Twins Speak About Finding Own Identity

During school meeting on October 26, Adelia and Angelia Castillo took part in the year-long series of speeches organized by Mr. Kelvin Martinez, the Dean of Multicultural Affairs, and Ms. Mavis Agnew, the Director of Residence Life.

 

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Growing up as twins, Adelia and Angelia have been grouped as one for most of their lives. In an interview, Adelia said, “It didn’t help that our mom dressed us the same all the time. You don’t really decide that you’re twins. The world decides for us that we’re the same person. Parents do it because it’s cute, but they don’t understand what it really does to the kids after a while.” As Adelia became a teenager, she became confused about her true identity as an individual. “As [Angelina and I] got older, people asked ‘Why do you guys dress the same?’ We didn’t really know the answer because we were so accustomed to doing so. I started questioning myself. Who am I? I know I’m Addie, but how am I different from my sister?

Angelia and Adelia were separated for the first time during their freshman year of high school. “I think going to school without Addie was a good experience because I now know how to talk to people and make friends by myself. I never had to make friends by myself before. It is was hard because I didn’t know how to talk to people. Addie made me feel confident,” said Angelia. Adelia also mentioned that not being together with Angelina for the first time was challenging for her as well. “Angie was my safety belt, the person I could always rely on. In high school, there were so many groups [that were] so big and way different from middle school. I really wished Angie was there with me because she’s what keeps me grounded.” On the other hand, for the first time in their lives, both of them were seen as individuals in their friend groups rather than as twins.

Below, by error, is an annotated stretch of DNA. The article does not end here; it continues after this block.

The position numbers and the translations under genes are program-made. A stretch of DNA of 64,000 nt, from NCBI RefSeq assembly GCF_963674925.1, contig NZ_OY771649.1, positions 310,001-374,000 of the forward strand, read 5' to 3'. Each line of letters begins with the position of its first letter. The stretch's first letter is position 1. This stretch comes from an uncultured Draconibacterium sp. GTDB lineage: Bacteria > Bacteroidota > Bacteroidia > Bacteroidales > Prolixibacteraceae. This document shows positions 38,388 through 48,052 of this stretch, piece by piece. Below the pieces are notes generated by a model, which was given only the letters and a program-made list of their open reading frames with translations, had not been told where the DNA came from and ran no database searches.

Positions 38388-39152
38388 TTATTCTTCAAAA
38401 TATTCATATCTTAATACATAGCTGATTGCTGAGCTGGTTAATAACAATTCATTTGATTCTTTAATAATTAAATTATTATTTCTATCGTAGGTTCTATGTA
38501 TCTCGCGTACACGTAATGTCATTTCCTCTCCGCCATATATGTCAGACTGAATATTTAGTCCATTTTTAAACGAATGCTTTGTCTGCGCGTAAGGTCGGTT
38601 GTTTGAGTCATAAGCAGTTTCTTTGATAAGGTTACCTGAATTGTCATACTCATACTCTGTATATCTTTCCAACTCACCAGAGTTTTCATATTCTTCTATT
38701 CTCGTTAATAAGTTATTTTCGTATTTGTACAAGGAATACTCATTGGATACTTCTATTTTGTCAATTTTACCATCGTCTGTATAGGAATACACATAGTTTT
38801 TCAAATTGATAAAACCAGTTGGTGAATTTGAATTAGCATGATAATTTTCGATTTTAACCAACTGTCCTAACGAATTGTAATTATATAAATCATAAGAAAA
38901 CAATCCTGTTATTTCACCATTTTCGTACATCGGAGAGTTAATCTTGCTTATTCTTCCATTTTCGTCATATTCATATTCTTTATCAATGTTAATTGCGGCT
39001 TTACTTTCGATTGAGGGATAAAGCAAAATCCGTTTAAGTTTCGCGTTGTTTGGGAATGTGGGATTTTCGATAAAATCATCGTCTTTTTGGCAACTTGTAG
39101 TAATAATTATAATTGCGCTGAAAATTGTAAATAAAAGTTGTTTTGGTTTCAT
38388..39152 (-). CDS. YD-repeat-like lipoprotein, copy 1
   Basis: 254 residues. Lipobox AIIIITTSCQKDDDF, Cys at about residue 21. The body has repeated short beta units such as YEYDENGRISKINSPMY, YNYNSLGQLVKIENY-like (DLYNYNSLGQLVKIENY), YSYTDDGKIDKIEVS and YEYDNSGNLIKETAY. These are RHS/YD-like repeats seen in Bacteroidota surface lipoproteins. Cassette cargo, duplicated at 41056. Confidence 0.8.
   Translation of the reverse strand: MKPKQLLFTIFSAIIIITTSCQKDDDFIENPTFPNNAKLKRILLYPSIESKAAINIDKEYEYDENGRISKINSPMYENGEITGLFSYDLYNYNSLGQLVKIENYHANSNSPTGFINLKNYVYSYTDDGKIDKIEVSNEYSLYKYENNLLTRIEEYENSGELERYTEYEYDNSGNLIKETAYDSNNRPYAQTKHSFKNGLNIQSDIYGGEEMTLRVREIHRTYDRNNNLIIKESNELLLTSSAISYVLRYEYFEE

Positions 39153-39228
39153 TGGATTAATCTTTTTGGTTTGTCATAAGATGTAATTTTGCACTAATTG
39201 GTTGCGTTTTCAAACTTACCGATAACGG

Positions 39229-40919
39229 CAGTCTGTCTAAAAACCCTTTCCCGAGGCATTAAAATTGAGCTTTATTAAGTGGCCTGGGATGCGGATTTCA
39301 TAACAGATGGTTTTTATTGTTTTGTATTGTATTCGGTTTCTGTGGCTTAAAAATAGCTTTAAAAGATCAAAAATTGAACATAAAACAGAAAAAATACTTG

When they came to Northwood together, it was hard for them to be grouped as one again. However, having a strong impact on the community and being outgoing made them think that the school community would not mix them up. When they figured that their names had been mixed up in the directory and that the yearbook had two pictures of Adelia instead of each having one, they were upset. “We considered ourselves to be a big part of the community. We put ourselves out there so that people would know us. When the school mixed us up in the yearbook, I realized that I didn’t want to just be ‘the twins’ anymore,” said Adelia.

To conclude their speech, Angelia and Adelia summarized that labeling people, for example, as the international students or the soccer team, has a strong effect on the community.

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